Food Recovery By Patti Larson, Executive Director of Food Finders
For the past 27 years, an effort to reduce hunger and simultaneously, food waste, has been the mission of a nonprofit that was green before it was trendy. Food Finders is a food recovery organization that serves L.A. and Orange counties, redistributing donated food to pantries and shelters that provide meals and grocery items to those among us who are impoverished or simply need a helping hand through the end of the month.
Until recently, many food establishments were throwing away still-edible food without realizing this resource existed. What’s more, some businesses are still unaware how safe and simple donating food can be. Food Finders helps remind them that California health code along with the Good Samaritan act encourage the donation of good, safely-contained food overages; and to make it even easier, they pick up and deliver, coordinating the process with the meal service at each of the pantries and shelters served, and generally keeping the food within the same community it’s donated from.
Restaurants and hotels are just part of this effort which encompasses grocers, farms, produce marts, hospitals, schools, caterers and more. Since AB1826 was recently passed to enforce the reduction of organic waste, including food, many more businesses are realizing it’s in their best interest, both environmentally and financially, to start a food recovery program. Patina Group Restaurants, along with numerous other restaurants, hotels and hospitals are all on board, donating hundreds if not thousands of pounds of perfectly wholesome food each month.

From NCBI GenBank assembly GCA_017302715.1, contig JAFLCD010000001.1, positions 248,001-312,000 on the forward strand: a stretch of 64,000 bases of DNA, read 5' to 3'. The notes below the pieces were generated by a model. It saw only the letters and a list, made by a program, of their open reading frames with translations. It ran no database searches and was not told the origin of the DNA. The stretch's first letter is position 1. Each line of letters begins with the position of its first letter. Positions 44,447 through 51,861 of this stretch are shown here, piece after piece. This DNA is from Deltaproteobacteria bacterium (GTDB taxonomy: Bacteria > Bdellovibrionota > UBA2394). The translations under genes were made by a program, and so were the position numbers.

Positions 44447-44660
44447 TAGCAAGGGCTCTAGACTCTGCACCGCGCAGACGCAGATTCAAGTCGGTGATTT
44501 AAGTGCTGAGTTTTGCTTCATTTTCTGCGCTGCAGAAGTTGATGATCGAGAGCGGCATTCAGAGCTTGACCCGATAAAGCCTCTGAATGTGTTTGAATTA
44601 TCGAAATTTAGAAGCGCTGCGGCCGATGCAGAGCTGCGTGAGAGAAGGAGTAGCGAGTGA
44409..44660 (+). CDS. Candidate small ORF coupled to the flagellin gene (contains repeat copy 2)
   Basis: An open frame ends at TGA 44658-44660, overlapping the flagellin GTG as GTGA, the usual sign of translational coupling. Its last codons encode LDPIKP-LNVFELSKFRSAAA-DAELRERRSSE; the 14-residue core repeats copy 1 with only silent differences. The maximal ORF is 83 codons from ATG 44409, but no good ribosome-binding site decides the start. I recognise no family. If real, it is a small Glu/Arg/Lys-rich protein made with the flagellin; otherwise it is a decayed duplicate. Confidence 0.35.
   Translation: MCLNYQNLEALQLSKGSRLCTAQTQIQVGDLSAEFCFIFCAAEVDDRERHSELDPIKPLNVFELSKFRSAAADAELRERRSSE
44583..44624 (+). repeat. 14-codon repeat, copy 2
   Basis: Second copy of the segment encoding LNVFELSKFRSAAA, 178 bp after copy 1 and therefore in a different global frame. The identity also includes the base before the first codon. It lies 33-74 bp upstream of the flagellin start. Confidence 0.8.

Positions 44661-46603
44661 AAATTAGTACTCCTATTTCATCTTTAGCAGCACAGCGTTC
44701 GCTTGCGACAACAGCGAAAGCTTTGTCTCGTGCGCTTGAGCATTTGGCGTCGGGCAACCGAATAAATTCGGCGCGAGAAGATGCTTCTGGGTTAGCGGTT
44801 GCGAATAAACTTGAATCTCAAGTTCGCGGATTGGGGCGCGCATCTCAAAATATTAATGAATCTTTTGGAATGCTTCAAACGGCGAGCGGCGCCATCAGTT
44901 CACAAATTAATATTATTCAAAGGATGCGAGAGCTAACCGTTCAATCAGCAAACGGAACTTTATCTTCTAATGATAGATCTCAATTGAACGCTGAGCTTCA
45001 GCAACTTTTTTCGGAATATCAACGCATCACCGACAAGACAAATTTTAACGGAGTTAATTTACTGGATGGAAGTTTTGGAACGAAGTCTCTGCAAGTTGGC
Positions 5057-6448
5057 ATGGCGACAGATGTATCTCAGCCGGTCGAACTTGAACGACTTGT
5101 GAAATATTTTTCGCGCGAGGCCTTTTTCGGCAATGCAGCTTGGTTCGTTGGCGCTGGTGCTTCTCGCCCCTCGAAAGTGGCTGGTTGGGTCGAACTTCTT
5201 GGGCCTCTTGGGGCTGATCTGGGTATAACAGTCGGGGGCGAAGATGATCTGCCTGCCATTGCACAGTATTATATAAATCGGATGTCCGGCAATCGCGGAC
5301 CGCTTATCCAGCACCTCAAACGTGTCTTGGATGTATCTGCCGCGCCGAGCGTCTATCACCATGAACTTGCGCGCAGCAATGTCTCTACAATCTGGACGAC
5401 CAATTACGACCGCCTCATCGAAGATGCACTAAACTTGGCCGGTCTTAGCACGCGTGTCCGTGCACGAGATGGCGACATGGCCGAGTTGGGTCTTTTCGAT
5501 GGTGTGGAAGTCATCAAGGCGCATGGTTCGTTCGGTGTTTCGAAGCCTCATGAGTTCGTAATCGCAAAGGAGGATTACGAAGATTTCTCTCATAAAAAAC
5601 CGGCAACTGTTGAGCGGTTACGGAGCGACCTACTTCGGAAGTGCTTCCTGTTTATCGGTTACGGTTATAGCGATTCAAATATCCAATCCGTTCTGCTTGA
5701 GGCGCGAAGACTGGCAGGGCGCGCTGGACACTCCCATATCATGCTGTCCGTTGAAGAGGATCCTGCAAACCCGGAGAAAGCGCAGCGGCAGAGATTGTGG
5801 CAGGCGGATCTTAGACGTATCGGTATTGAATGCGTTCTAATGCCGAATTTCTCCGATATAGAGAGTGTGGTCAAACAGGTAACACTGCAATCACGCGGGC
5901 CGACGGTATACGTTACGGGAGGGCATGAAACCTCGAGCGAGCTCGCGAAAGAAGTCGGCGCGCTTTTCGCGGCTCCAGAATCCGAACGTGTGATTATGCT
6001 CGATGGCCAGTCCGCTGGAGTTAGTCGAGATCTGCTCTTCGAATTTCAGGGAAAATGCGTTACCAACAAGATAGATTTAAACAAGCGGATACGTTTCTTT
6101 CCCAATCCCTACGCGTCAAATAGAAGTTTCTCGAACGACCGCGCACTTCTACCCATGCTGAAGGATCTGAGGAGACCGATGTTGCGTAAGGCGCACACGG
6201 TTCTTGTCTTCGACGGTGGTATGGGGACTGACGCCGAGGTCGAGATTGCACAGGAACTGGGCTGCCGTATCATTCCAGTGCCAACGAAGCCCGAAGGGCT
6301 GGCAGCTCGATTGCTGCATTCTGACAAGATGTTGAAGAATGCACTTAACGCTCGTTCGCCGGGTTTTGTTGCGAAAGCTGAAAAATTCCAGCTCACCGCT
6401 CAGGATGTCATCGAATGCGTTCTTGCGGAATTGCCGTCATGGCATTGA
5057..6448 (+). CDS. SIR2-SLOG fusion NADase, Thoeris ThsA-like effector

“In 27 years, we’ve diverted more than 129 million pounds of perfectly good food,” shared Patti Larson, Executive Director of Food Finders, adding, “Think of how many more people we could feed if every business with excess food could make this a part of their normal operations.”
Food Finders accepts prepared food and perishable food along with nonperishable items. This could be a tray of lasagna that was never served, produce that isn’t “perfect”, or pantry items that have gone unused but are still good. Once a donor receives the basic orientation to the program, a pick-up schedule is established based on how often food is available, and a driver or volunteer is sent to collect and redistribute the food to a local pantry, shelter or agency that can use it right away. Even if it’s an occasional donation, like after a special event, better to donate than let it go to waste. Food must be properly contained for transport, and containers are provided for storage when needed.
To get involved, contact Food Finders at 562.283.1400, or www.FoodFinders.org.
Good Samaritan laws offer legal protection to people who give reasonable assistance to those who are, or who they believe to be, injured, ill, in peril, or otherwise incapacitated. The protection is intended to reduce bystanders & hesitation to assist, for fear of being sued or prosecuted for unintentional injury.